DIY Forest School From Home

DIY Forest School From Home

It is clear that the take over of technology has affected how much time children are spending outside exploring, and through the Coronavirus pandemic they spent even less time outdoors (no fault of their own).

The People and Nature Survey for England surveyed 1,501 children, aged between 8-15 to find out how the lockdowns have affected them. The survey found that 60% of these children have spent less time in the great outdoors. With up to 83% of the children agreeing that "being in nature made them very happy".

This is why it is important to ensure the time children do have outdoors is used to the full potential so they are receiving all of nature's benefits.


What Is The Forest School Concept?

Forest School aims to aid in the development of self-confidence and self esteem in young children by creating hands-on experiences all in a natural setting. Forest School ideas can consist of a range of different outdoor learning experiences from physical enduring activities, to health and safety learning.

The Forest School Association also suggests that "the process helps and facilitates more than knowledge-gathering, it helps learners develop socially, emotionally, spiritually, physically and intellectually". Which indicates that children learn and grow a significant amount from Forest School activities.

However, Forest School activities and programmes may not always be easily available or accessible. But, the concept of Forest School can go beyond just one particular programme or challenge, and there are ways to create play based learning for your kids at home!


How To Create A DIY Forest School

Forest School ideas and concepts can take place at any time of the year, even when it's super chilly or muddy. The whole experience is about exploring nature with children and getting your kids out of their comfort zones and learning how to create a den, make things out of nature, survival skills or build a fire etc.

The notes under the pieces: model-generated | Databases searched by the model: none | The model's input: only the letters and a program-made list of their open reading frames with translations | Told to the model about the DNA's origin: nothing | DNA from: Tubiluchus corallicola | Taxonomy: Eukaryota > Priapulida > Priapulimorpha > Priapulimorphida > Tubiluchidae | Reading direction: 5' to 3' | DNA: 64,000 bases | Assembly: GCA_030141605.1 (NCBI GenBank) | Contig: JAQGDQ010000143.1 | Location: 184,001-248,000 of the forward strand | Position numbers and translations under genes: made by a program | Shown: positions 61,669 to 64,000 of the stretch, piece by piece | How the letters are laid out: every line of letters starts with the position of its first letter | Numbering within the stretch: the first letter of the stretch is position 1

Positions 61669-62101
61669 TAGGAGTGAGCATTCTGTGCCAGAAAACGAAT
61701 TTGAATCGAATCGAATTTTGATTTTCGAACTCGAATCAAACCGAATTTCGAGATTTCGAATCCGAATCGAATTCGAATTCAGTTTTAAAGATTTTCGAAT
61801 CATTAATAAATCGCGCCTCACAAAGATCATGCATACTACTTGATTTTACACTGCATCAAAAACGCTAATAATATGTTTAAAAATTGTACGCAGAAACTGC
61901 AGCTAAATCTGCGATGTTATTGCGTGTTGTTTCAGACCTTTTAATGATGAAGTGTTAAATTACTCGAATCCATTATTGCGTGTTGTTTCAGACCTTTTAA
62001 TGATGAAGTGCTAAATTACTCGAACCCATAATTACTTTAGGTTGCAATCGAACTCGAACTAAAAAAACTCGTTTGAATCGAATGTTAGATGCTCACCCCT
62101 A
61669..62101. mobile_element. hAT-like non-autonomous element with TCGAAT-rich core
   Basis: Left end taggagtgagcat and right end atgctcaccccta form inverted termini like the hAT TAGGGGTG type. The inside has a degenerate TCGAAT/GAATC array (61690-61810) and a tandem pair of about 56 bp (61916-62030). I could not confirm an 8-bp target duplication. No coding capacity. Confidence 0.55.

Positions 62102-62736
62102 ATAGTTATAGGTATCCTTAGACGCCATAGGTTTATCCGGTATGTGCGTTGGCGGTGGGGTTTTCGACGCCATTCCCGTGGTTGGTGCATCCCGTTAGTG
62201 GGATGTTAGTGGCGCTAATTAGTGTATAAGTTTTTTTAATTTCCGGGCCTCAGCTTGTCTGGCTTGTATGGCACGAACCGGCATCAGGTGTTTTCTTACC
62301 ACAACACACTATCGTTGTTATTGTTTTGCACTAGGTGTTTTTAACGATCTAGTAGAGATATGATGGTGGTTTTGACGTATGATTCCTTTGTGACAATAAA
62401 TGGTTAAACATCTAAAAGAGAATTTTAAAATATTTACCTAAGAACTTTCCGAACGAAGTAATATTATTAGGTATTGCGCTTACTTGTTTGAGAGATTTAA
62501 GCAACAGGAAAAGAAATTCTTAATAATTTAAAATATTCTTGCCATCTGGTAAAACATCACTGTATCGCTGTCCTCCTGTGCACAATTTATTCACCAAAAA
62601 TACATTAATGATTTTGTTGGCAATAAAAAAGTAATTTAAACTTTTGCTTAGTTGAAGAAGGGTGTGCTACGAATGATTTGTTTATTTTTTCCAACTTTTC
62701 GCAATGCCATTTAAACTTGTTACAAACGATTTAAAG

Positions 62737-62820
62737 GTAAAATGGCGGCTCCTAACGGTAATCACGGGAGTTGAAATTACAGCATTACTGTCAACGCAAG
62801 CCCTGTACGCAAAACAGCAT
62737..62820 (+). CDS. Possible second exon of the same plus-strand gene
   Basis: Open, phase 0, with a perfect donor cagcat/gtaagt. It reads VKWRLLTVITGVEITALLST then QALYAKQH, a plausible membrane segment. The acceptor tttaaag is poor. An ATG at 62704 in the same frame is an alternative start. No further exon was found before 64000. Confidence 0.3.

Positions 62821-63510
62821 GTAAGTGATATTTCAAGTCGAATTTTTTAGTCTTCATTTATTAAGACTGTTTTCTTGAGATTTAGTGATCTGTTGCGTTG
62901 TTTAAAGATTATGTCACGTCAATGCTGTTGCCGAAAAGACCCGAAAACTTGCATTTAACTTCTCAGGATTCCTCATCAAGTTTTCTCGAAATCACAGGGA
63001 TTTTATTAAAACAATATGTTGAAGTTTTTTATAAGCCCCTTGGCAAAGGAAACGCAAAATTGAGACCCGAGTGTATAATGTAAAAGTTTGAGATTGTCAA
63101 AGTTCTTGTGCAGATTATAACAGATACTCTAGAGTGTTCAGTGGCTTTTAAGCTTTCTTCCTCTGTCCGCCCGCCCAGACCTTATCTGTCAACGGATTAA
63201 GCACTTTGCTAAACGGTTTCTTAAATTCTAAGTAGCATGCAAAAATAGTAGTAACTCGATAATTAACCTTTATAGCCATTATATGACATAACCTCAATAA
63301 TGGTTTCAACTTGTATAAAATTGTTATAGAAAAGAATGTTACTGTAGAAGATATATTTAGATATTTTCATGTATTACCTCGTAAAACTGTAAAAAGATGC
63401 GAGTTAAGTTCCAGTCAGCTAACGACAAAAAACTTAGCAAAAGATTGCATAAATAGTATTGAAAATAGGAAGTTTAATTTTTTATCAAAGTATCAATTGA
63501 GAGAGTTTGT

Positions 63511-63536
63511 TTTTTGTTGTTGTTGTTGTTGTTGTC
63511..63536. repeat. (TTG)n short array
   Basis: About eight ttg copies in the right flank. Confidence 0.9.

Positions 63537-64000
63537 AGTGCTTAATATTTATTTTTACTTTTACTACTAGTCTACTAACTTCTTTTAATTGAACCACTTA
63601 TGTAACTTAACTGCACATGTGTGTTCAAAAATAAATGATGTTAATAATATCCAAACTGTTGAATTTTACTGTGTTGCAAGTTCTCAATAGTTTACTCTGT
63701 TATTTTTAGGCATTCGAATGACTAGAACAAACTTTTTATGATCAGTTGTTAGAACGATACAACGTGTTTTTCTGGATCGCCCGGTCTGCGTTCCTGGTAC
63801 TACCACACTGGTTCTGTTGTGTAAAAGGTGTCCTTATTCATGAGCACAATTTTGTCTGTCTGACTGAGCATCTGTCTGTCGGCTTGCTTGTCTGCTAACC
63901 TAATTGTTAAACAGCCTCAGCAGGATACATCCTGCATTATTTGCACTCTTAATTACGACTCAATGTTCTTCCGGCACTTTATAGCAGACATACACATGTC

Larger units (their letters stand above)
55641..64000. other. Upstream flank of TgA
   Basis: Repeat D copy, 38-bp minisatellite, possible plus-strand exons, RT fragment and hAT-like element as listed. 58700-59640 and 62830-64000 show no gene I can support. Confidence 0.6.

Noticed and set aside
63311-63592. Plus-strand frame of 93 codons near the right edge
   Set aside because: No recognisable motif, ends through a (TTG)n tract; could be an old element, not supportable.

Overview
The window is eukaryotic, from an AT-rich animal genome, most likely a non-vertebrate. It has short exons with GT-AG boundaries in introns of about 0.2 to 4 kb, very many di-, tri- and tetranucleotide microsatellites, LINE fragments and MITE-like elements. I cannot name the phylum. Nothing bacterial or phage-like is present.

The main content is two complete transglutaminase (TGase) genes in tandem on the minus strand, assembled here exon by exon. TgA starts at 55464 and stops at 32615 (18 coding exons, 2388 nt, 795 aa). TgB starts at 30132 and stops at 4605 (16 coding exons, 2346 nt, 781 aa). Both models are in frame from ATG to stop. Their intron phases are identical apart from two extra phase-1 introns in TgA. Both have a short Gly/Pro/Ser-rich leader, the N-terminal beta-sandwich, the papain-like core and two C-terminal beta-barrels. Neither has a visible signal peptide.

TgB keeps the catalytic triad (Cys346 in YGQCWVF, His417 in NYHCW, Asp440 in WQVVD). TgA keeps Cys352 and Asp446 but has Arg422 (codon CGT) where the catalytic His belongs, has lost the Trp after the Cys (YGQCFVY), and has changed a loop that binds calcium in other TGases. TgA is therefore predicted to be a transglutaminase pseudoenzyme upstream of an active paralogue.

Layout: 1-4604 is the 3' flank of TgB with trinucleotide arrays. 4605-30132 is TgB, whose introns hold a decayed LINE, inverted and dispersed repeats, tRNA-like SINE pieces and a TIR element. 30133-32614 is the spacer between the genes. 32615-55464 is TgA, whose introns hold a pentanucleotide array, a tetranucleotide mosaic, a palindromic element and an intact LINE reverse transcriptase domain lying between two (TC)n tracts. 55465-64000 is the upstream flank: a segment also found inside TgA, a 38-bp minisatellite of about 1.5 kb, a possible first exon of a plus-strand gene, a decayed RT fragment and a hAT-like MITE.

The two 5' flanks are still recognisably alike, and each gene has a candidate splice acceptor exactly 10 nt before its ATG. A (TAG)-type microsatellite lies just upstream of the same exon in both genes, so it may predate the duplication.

But, that doesn't mean this amazing experience can't be created at home in your garden, or in an outdoor space nearby! And it doesn't have to be as hard as it sounds.

Build A Den

What do young kids want more than to build a den that they can play in?  It's all about using natural materials with a Forest School experience, so collect up lots of excess thick sticks and let their imaginations run wild. You can even give them an old sheet to use to shelter the den!

This activity will develop their creativity, along with problem solving as the kids will need to work out how they can build the den so that it is stable.

This is the perfect way to explore and connect with nature.


Campfire Experience

We have all had dreams of the perfect evening around a campfire roasting marshmallows, and who knew it could be the perfect learning opportunity for your little ones?